Saturday, December 20, 2014

Sony’s cancellation of The Interview: cautious or cowardly?

by Melissa Scott

Not even the funny sexy Seth Rogen or the sexy sexy James Franco can save the cancelled release of Sony Entertainment’s The Interview. Set to premiere on Christmas Day, the American action comedy involved a journalist and his producer (Franco and Rogen) who managed to obtain an interview with North Korean dictator Kim Jong-Un. The CIA asks the duo to assassinate him. Rogen explained in an interview that he intended the film to work as a political satire against North Korea’s totalitarian regime, as well as a comedy.

While the North Korean government issued complaints over the film for months, it wasn't until late November that a group, identifying themselves as the “Guardians of the Peace,” began to attack Sony Entertainment more seriously. The group hacked into the Sony database, and leaked private data, including confidential company documents, a number of unreleased Sony films, and the script for the forthcoming James Bond movie, Spectre. After making it clear that the attack was a result of The Interview, the hackers continued to release the names, social security numbers, and addresses of staff members.

The hackers also targeted private emails, which included embarrassing conversations between Sony employees. Hollywood producer Scott Rudin and Sony co-chairman Amy Pascal apparently shared a few racial jokes about Obama. Rudin’s accompanying description of Angelina Jolie as a “minimally talented spoilt brat” made headlines. Screenwriter Aaron Sorkin also took the heat after his leaked dismissal of female-led Hollywood roles as being less challenging than their male equivalents.

The hackers turned to violence, threatening terrorist attacks on the Sony employees and cinemas if The Interview screened as planned. “We will clearly show it to you at the very time and places The Interview be shown, including the premiere, how bitter fate those who seek fun in terror should be doomed to,” they wrote. “Soon all the world will see what an awful movie Sony Pictures Entertainment has made.” Barely a day later, FBI officials confirmed their belief that the North Korean government was behind the cyber attack and threats.

Following the threat, Rogen and Franco pulled out of all of their future promotional appearances, including guest spots on “Watch What Happens Live,” “Late Night with Seth Myers,”  “The Tonight Show,” and others. Finally, Sony’s decision to pull the film altogether cemented as too many of the biggest movie theater chains in the US (like AMC and Regal) publicly cancelled their showings. They based their decisions on safety concerns for staff and movie-goers. “In light of the decision by the majority of our exhibitors not to show the film The Interview, we have decided not to move forward with the planned December 25 theatrical release,” Sony said in a statement. “We respect and understand our partners’ decision and, of course, completely share their paramount interest in the safety of employees and theater-goers.”

Hollywood fired back at the decision, scorning Sony’s submission to “terrorist” demands. Judd Apatow retorted: “It is disgraceful that these theaters aren't showing The Interview. Will they pull any movie that gets an anonymous threat now?” Rob Lowe simply stated, “Wow. Everybody caved. The hackers won.” Jimmy Kimmel agreed, calling the decision an “un-American act of cowardice that validates terrorist actions and sets a terrifying precedent.” However, George Martin, Game of Thrones author and owner of Santa Fe’s Jean Cocteau Cinema, promoted his own theater’s interest in screening the film, vehemently affirming his disgust at North Korea’s control over US entertainment. “I haven’t seen The Interview…It might be hilarious. It might be stupid and offensive and outrageous. It might be all of the above,” he admitted. “That’s not the point, though…it astonishes me that a major Hollywood film could be killed before release by threats from a foreign power and anonymous hackers.”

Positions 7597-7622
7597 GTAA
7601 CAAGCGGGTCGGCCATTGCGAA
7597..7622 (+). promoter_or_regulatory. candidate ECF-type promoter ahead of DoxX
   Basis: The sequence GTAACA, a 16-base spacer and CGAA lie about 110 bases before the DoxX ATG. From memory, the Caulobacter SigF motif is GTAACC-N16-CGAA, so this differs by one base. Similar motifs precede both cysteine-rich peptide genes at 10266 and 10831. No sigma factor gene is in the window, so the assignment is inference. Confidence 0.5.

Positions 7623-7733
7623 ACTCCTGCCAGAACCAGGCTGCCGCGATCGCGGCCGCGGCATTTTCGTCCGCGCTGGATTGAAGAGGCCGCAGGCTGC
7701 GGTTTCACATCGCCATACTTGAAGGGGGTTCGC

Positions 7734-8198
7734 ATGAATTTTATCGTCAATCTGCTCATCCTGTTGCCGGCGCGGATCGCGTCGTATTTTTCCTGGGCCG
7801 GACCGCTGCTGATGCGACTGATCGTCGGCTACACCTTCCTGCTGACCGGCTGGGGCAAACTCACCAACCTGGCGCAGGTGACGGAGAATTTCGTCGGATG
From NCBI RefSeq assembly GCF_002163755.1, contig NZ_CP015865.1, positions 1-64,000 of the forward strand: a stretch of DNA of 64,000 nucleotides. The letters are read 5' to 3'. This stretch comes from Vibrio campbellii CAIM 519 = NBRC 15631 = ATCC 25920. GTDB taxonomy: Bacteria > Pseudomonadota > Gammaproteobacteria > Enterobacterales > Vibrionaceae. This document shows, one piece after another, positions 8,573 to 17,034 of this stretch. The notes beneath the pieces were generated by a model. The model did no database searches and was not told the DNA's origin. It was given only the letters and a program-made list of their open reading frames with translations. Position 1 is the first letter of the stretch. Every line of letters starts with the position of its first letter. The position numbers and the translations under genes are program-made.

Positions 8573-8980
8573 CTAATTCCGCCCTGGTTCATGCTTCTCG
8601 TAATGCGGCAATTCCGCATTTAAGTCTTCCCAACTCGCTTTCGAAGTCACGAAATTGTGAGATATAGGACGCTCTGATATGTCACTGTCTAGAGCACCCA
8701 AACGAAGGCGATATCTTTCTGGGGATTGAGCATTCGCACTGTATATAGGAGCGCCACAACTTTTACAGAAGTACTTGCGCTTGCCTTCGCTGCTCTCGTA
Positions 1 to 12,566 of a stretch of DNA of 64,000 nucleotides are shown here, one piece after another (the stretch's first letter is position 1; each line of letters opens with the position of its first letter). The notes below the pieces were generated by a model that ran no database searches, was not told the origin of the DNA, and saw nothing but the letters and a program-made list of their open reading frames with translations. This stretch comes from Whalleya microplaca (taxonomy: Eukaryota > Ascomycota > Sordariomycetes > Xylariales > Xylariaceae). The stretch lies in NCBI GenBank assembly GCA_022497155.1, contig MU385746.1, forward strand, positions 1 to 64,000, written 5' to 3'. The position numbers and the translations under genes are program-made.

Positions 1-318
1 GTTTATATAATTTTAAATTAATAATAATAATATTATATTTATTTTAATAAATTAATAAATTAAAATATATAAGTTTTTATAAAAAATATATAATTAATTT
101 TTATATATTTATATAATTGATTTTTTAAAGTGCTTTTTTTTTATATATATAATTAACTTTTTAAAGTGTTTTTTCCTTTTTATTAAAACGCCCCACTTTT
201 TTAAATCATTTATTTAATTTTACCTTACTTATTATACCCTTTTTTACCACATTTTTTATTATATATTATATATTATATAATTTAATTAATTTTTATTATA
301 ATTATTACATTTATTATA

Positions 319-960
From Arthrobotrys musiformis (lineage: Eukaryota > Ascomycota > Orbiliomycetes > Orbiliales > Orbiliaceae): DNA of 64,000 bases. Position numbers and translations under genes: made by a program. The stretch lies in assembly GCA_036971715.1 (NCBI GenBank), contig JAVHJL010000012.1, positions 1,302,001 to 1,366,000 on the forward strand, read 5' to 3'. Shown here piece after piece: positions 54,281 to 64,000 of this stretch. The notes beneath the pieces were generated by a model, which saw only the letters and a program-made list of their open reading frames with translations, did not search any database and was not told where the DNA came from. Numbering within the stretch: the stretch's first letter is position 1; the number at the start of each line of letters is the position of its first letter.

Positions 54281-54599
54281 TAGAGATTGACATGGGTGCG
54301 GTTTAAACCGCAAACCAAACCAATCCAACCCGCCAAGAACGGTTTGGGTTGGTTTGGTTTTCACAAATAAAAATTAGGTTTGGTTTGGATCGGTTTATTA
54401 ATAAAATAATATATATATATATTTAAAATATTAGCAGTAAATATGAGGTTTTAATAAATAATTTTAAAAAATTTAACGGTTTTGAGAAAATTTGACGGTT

George Clooney also slammed Sony power players for withdrawing the film. In an interview with online trade publication, he angrily revealed that no one would sign a petition he and his agent circulated to top Hollywood figures supporting the film’s release. Clooney also criticized the media’s circulation and greater interest in the scandal of the Sony employee emails leaked, remarking that the country should be focusing on the real problem--the censoring power of North Korea. “We’re talking about an actual country deciding what content we’re going to have. This affects every part of business that we have,” Clooney said. “We cannot be told we can’t see something by Kim Jong-Un.”

Even President Obama spoke out against Sony Pictures’ decision to cancel The Interview. “Sony is a corporation…There were threats against its employees. I am sympathetic to the concerns that they faced. Having said all that, yes, I think they made a mistake.” He admitted, “I wish they had spoken to me first. We cannot have a society in which some dictatorship someplace can start imposing censorship.”

The celebrities are right: movie-goers should have a right to decide if they want to see the film, and screen-writers should have a right to decide what film they want to make. While caution needs to be considered following the threats, North Korea still shouldn't be able to dictate our freedom of speech, and censor our entertainment. The theater chains were clearly fearful of the risk of terrorist acts, but pulling The Interview does set an ominous precedent. Studios will likely be much more cautious concerning movie ideas.  The mix of fear and self-expression could be a troublesome creative cocktail.


  1. It is not a very good movie but you are right,we have to defend our right to see it or we will always be under threat.


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